We call it the “Sullivan work ethic” in reference to her family’s approach to projects like this. Over time, I started to expect the work as part of our process. It’s tiring, boring, and time-consuming. But, in the end, there is a prize in the form of satisfaction born of blisters, sweat, and effort. It feels good; better than you expect.  On Saturday night, we both agreed that we looked forward to Sunday being a day of hard manual labor, which implicitly meant looking forward to the feeling of having it complete, just to the two of us. 

Before I could finish my coffee on Sunday, Sachi was walking out the door and ready to roll. Our first task was to build up the bottom of the beds with wood and debris that adds volume and over time, creates rich mulch at the base. We scoured the forest for leftovers from trees that were removed from the property and carted them to the beds. By 10am, we were ready for the big push. I girded my loins. 

Debris in Raised Bed
Debris in Raised Bed

In terms of strategy, I agreed to use the wheelbarrow and two planting containers to get started on the far bed while Sachi used two five-gallon buckets on the closer bed. The first few loads were not inspiring. The dirt from the buckets seemed so puny compared to the beds, especially when considering the work they required. Each load meant shoveling dirt into the buckets, transporting them to the beds, and lifting the buckets into the beds. Sachi eventually switched to using a utility cart to transport buckets after one of her buckets disintegrated into cracked plastic shards.

Dirt Conveyances
Dirt Conveyances

Over dozens and dozens of trips, the pile of dirt became noticeably smaller as the beds became full. The wood debris foundation lulled us into a false sense of achievement that quickly waned as it disappeared and dirt alone did the work, layer by layer.

We took short breaks and stopped for lunch, but mostly we hauled dirt and the process seemed interminable at times. As the hours passed, each bucket got heavier and I couldn’t help but look for a way out. I was reminded of an interview with a winner of the Tour De France bike race who said, “This race is all about your body telling your brain ‘no you can’t, no you can’t’ and your brain telling your body, ‘yes you can, yes you can’. I won’t say that this was my Tour De France, but my body was making a strong case for “no you can’t”.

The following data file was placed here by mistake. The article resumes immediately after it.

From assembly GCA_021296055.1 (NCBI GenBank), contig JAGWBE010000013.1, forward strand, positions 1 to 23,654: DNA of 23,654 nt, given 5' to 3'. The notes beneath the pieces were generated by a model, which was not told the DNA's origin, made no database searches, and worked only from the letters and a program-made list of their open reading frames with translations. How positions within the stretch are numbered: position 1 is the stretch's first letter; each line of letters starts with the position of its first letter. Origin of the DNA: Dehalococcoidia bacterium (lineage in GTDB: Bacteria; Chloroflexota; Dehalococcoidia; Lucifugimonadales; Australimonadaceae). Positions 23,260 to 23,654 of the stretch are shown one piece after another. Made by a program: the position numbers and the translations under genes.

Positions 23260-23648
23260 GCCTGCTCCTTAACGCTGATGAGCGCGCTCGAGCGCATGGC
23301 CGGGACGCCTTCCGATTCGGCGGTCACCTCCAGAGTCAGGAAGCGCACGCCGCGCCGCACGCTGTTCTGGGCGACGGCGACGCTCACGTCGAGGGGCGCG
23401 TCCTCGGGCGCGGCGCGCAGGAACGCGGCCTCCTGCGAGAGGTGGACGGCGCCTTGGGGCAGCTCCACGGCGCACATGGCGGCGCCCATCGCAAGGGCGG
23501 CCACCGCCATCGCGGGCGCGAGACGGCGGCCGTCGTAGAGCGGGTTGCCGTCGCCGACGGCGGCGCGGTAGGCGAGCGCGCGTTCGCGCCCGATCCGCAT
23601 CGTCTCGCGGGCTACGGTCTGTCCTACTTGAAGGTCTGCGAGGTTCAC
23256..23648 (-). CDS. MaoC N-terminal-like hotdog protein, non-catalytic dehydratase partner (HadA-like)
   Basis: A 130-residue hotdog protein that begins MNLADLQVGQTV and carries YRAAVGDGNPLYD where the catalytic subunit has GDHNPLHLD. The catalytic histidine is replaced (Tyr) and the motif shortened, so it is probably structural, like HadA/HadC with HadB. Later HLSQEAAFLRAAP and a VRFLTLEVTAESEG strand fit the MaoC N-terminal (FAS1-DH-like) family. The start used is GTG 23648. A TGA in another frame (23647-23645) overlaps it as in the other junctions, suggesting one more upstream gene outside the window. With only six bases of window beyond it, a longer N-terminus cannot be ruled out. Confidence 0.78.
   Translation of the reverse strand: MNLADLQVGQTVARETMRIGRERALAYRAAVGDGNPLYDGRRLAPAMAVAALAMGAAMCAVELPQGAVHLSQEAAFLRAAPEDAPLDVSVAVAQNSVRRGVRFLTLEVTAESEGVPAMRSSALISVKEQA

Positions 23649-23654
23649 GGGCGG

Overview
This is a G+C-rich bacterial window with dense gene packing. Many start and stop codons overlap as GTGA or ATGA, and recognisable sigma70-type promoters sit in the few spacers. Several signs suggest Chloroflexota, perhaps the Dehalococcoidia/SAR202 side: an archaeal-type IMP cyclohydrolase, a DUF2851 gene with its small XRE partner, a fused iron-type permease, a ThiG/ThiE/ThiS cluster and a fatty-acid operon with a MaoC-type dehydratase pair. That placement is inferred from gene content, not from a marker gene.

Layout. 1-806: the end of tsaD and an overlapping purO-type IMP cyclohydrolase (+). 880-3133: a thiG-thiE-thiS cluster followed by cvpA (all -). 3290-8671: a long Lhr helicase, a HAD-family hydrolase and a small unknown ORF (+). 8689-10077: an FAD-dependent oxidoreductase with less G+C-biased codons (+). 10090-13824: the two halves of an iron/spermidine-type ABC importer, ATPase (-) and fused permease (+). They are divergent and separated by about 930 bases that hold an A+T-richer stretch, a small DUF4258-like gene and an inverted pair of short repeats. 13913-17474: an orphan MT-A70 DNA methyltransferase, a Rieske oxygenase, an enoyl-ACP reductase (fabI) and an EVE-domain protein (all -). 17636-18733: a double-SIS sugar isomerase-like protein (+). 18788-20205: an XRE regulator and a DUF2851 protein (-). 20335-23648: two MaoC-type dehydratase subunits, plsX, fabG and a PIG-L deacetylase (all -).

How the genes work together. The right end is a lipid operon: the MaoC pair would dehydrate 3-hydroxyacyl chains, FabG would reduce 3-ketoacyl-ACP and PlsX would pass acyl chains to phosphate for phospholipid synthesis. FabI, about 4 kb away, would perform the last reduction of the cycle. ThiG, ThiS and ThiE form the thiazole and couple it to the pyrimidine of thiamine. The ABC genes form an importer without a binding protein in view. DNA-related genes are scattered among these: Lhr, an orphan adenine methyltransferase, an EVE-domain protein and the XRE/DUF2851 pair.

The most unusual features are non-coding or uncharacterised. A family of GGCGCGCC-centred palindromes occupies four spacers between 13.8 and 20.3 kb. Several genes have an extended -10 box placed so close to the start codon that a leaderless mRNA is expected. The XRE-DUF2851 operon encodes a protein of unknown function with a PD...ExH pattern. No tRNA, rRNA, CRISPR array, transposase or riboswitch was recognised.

By the time one bed was full, it was obvious we had no choice but to keep pushing. I alternated between exhaustion and a strange sense of exuberance. For the last couple of hours, I had to take breaks between filling the buckets and carting them away. My hands burned with blisters, my back ached, and my legs felt unsteady. But to stop would be to fail. I told Sachi near the end that I thought this was our hardest day of work together and she agreed. By 6pm, we called it complete, left the tools, and stumbled to the house for a shower. 

Filled Raised Beds
Filled Raised Beds

I’ve never felt a “runner’s high”, which is a feeling of euphoria after a big run, but I don’t doubt it exists. As we settled in for the evening and licked our wounds, Sachi looked up the calories burned while shoveling dirt: 800 calories per hour. Over 7-8 hours, we may have burned over 7,000 calories each. As such, we could feel good about eating and drinking whatever we wanted. Maybe my version of a runner’s high is a big pour of bourbon after a day spent hauling dirt. My brain told my body, “yes you can” and I was more than happy to oblige.

The next morning, Sachi was back in the garden, adding a bit more dirt, compost, fertilizer, and importantly, seeds. The pile of dirt looked conquered and we both felt pride in seeing it so. I have five blisters and walk with a limp, but it was all worth it to get the garden ready for spring and full scale production.

Sachi Planting
Sachi Planting the First Seeds